There is still much scholarly debate about exactly where and when the cannabis plant originated.  Some believe its origins were in central Asia.  Others however, believe that because of its extensive medical and agricultural documentation in ancient Chinese literature, the cannabis plant originated there.

One point that all can agree upon is that few plants have become so ingrained in societal practices, and none has seen its legal status subject to so much variance over the years!

A Brief History of Cannabis in the United States

Despite the subject heading, this article is not intended to provide a dry history of Cannabis in the United States!  Instead we hope to high light how Capitalism (when embraced and utilized correctly) can be used to further social goals.

As we will demonstrate this can be clearly seen when considering the achievements of ‘The Cannabis Movement’.

This has far reaching implications for all social ventures and ethical entrepreneurs. Historically most social ventures have revolved around a Cause, but it is still relatively uncommon for business to be involved in finding a solution to a social issue.

In fact, many social enterprises have faced hostility from charities who feel that it is better to just give aid rather than to offer products or services to address problems. But, the success of the Cannabis Movement brings the validity of this traditional reasoning into doubt.

However, to give the correct background to this complex social and legal issue a brief history of Cannabis in this country is required.

In 1985 the now seminal work and cult classic ‘The Emperor Wears no Clothes’ went to print for the first time. In this publication the author Jack Herrer laid out (as follows) what an important resource Cannabis had been to the United States during its early years:

  •  In 1619, America’s first marijuana law was enacted at Jamestown Colony, Virginia, “ordering” all farmers to grow Indian hempseed. More mandatory (must-grow) hemp cultivation laws were enacted in Massachusetts in 1631, in Connecticut in 1632 and in the Chesapeake Colonies into the mid-1700s.
  • Cannabis hemp was legal tender (money) in most of the Americas from 1631 until the early 1800s. Why? To encourage American farmers to grow more.
  • You could pay your taxes with cannabis hemp throughout America for over 200 years.2
  • You could even be jailed in America for not growing cannabis during several periods of shortage, e.g., in Virginia between 1763 and 1767.
  • George Washington and Thomas Jefferson grew cannabis on their plantations.
  • Jefferson,3 while envoy to France, went to great expense – and even considerable risk to himself and his secret agents – to procure particularly good hempseeds smuggled illegally into Turkey from China.
  • The United States Census of 1850 counted 8,327 hemp “plantations”* (minimum 2,000-acre farm) growing cannabis hemp for cloth, canvas and even the cordage used for baling cotton. Most of these plantations were located in the South or in the border states, primarily because of the cheap slave labor available prior to 1865 for the labor-intensive hemp industry.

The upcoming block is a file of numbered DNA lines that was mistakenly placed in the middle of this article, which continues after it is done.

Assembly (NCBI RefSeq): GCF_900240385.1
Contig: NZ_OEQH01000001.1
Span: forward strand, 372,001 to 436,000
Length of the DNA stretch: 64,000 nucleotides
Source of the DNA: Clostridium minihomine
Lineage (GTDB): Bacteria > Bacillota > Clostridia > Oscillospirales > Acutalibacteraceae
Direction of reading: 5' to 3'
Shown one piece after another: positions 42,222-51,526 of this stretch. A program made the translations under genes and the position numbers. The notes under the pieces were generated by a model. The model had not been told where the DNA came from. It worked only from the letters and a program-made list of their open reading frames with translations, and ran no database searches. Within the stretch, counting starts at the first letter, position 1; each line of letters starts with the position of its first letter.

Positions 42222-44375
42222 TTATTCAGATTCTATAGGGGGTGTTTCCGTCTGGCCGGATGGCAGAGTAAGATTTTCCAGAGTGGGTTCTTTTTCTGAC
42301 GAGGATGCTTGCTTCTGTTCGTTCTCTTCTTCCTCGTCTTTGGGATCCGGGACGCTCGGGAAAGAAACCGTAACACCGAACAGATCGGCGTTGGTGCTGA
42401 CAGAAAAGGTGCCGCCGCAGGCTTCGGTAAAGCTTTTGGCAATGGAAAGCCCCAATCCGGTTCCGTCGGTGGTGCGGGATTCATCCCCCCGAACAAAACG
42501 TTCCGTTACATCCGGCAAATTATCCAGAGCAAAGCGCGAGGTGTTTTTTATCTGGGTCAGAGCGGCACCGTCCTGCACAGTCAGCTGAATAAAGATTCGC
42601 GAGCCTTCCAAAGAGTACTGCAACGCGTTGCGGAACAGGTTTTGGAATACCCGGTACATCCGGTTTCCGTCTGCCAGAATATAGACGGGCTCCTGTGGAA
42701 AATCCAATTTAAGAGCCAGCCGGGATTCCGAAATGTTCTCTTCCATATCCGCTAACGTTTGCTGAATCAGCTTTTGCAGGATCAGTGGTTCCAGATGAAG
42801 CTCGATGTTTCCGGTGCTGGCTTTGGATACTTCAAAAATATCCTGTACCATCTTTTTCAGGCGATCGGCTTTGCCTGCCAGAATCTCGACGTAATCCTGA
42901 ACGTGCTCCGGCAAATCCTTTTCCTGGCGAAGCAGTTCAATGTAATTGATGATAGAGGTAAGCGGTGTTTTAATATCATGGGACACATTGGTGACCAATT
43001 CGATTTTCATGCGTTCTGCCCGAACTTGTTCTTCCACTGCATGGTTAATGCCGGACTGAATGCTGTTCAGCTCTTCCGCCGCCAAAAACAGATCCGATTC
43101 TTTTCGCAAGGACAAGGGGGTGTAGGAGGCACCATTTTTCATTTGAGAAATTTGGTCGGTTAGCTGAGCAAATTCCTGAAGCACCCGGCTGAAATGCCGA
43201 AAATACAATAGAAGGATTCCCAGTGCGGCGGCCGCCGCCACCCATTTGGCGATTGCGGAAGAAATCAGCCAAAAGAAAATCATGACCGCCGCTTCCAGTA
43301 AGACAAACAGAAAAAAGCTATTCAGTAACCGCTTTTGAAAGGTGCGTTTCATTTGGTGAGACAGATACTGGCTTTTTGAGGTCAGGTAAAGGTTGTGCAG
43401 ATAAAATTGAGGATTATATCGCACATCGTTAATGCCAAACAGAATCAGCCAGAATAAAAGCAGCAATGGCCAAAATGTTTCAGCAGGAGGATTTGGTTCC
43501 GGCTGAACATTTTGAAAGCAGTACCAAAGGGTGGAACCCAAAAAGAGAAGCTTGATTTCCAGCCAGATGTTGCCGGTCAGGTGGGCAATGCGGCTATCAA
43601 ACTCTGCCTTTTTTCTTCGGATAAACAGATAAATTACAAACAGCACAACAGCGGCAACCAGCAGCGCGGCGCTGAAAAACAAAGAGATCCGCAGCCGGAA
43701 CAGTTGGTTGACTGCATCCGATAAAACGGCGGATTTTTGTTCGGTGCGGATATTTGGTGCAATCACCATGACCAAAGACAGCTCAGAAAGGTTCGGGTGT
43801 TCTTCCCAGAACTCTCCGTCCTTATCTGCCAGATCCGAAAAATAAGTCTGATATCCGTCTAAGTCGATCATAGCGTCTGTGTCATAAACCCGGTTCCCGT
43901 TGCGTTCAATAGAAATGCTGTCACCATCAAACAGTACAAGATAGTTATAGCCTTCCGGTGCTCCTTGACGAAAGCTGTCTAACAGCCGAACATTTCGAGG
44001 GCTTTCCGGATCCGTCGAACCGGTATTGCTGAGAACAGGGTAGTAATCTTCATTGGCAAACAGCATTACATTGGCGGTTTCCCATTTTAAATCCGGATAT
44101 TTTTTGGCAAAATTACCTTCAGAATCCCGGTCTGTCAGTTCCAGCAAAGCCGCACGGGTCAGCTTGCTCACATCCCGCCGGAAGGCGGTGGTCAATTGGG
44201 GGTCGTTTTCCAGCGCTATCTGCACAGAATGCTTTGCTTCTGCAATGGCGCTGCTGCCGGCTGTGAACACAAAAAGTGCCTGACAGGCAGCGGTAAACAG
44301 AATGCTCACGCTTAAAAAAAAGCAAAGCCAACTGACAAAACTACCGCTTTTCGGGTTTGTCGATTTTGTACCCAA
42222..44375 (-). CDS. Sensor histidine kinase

• Benjamin Franklin started one of America’s first paper mills with cannabis. This allowed America to have a free colonial press without having to beg or justify the need for paper and books from England.

So while Cannabis’s positive contribution to the fledgling USA is undeniable, its fall from grace and ultimately its designation as an undesirable (illegal commodity) is equally irrefutable:

The Road to Prohibition

  • 1911: Massachusetts requires a prescription for sales of “Indian hemp”
  • 1913: Maine, Wyoming, and Indiana ban marijuana
  • 1915: Utah and Vermont ban marijuana
  • 1917: Colorado legislators made the use and cultivation of cannabis a misdemeanor;
  • 1923: Iowa, Oregon, Washington, and Vermont ban marijuana
  • 1927: New York,Idaho, Kansas, Montana, and Nebraska ban marijuana
  • 1931: Illinois bans marijuana.
  • 1933: North Dakota and Oklahoma ban marijuanaBy this year, 29 states have criminalized cannabis.

Although an extensive article could be written on the reasons (both overt and covert, both economically and racially driven) as to why Individual States started prohibiting Marijuana from 1911 on-wards that will not be covered here.

Instead our focus will be on the the efforts of individuals,  activists and lobbyists who have subsequently sought to change these (ridiculous) laws, and how their embracing of commerce and capitalism has propelled them forward to great success!!

Medical Marijuana and Counter Culture Capitalism: The Business of Getting High!

While Marijuana laws have failed to stamp out consumption in the US, they did serve to ensure that Cannabis was confined to the black market and that possibly beneficial medical research could not be undertaken.

It was against this back drop that two separate but intertwined movements were borne.

The first of these movements emerged gradually in the early 1960’s but came to be recognized as the one of the earliest examples of successful ‘Counter Culture Capitalism’.

These early social entrepreneurs set up stores selling paraphernalia for enhancing LSD trips and smoking marijuana in what have since become known as ‘Head Shops’

In doing so they were both furthering, and Capitalizing upon, the social disobedience that Americans had displayed throughout prohibition, when continuing through the exercising of their ‘personal choice’ to use Marijuana.

On a personal level Head shop owners (who had embraced an alternative lifestyle themselves) hoped their counter cultural wares and atmosphere would provide others with desperately needed public spaces where they could gather in peace without being harassed.

On a fundamental level, these entrepreneurs believed their products allowed people to alter their minds – and even their societies – through meaningful drug use.

Whatever their goals and original aspirations the contribution Head Shops made to the movement to challenge, undermine, ridicule, reform,  and in the future to ultimately eradicate America’s drug laws can not be understated.